For lack of a better term, let’s refer to these business concerns as the Big Five. Together, when executed properly, they can spell success for you and your organization.
About Sales: Too much focus on the sales presentation causes sellers to talk rather than listen—but it is the listening that reveals the customer’s concerns that can more easily lead to a sale. Apply the 80/20 rule to sales presentations. Have your customer do 80% of the talking to your 20%.
More About Selling: Offer your service to personal contacts when you believe it is truly in their best interest. Describe your service just once, and make it clear you do not expect them to use your services for the sake of the relationship. The sale should strengthen the relationship, not damage it.
About Marketing: Successful marketing starts after the sale is made. (What did he just say?) Once the sale is completed many customers suddenly feel they’re not getting the same attention they got when the sales person wanted their business. While marketing to new customers is a sound business practice, maintaining current customers is even better business.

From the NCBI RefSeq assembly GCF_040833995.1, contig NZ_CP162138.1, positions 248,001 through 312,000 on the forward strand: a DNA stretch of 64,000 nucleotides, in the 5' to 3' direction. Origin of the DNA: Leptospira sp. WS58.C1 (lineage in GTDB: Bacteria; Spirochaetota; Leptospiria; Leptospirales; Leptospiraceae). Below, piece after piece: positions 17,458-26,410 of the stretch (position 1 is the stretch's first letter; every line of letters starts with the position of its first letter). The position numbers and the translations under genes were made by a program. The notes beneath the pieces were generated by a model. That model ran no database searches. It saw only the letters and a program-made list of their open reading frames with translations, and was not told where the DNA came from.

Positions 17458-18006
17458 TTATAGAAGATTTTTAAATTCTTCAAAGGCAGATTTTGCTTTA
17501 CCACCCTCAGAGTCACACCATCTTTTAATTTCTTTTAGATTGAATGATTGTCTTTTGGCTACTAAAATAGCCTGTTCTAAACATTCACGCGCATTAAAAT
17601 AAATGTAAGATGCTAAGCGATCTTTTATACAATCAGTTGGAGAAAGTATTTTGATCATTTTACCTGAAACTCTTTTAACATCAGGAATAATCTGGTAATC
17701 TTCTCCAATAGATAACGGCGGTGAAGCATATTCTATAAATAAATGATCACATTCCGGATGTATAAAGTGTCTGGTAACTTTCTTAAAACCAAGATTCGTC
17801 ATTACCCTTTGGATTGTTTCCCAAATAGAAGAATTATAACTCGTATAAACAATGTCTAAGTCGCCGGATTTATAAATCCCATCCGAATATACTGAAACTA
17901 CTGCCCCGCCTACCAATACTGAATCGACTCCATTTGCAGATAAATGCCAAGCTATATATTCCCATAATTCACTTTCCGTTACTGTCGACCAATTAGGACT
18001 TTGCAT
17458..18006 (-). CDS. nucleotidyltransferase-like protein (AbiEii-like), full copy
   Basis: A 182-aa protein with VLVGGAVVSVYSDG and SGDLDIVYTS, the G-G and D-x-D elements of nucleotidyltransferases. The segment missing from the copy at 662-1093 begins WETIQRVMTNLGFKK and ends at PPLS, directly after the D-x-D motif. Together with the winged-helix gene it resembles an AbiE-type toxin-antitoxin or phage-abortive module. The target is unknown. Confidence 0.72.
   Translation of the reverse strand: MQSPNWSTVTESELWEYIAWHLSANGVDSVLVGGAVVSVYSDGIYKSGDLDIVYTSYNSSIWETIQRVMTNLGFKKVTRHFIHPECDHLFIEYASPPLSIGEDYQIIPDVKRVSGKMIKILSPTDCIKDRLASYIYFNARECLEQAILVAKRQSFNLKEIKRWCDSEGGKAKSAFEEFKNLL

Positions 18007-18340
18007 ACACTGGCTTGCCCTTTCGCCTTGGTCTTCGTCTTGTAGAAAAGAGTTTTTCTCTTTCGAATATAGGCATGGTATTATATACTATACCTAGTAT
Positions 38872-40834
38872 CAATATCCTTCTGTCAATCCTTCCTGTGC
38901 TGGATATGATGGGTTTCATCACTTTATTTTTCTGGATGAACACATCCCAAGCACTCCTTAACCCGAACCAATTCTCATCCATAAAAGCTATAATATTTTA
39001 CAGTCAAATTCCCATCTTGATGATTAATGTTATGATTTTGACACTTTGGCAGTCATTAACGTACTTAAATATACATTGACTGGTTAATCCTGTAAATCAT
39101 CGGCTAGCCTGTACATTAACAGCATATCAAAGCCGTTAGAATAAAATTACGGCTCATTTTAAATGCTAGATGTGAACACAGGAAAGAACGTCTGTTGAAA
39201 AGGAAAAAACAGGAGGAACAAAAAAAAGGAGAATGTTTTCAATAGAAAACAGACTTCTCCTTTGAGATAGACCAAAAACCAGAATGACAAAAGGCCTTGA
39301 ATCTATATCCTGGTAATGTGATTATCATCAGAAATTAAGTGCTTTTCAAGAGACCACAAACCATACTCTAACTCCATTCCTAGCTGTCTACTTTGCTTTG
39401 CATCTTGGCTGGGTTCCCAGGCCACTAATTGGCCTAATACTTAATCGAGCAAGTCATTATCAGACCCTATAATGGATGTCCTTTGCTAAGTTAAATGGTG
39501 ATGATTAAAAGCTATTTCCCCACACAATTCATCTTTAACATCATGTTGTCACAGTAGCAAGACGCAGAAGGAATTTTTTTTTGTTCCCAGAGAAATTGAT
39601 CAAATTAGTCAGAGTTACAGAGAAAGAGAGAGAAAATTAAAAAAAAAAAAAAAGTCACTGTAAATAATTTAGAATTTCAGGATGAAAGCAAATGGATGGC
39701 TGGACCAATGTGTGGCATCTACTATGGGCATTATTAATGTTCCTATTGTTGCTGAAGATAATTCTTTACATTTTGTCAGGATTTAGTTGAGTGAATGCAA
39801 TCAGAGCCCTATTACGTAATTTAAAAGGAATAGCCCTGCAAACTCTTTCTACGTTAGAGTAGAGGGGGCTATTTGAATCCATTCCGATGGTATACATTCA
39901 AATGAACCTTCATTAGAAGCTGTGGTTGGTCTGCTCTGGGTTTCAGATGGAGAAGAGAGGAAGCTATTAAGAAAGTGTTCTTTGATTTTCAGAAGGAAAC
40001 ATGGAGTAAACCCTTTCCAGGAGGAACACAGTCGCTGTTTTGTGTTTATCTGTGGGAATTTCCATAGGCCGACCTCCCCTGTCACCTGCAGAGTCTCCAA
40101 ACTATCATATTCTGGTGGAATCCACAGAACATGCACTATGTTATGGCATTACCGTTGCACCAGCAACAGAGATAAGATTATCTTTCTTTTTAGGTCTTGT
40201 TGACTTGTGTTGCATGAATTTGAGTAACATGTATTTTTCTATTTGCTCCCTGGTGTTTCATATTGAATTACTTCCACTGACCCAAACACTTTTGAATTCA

About Customer Service: Your task is not to change a customer’s mind, but to understand them. Projecting opinions and making assumptions about what your customers want prevents you from meeting your customers’ true needs.
About Teamwork: Getting the job done in the days, weeks, months, and years ahead is going to be the result of more than individual effort. With the competition becoming more intense, winning organizations are going to have to implement a synergistic approach to growing their businesses. Synergism is when one and one equals three… that is, when the sum of the parts creates a more powerful organization then when the individual parts act alone. Teamwork is sure to become the battle cry in the years ahead.
But what if you are a one-man band? You still have a “team.” In your case the team consists of your preferred suppliers.
About Better Communication: To ensure accuracy in a conversation repeat in your own words what the other person just said. Repeating the message will indicate your genuine interest in the speaker’s message and will confirm that both of you understand the details of the spoken word.
Of course it should go without saying to hold eye contact and to respect the person’s personal “space.” And, don’t ever interrupt the speaker in mid thought. Then pause a second or two before responding.
There you have it. The Big Five. Now go out and practice these skills.
Mike Marchev is a down-to-earth motivating sales trainer, author and business coach who specializes in the travel industry. For a complimentary copy of Mike’s 12-Word Marketing Plan send him an email at firstname.lastname@example.org with the number “12” in the Subject Box. His daily column is made possible by AmaWaterways.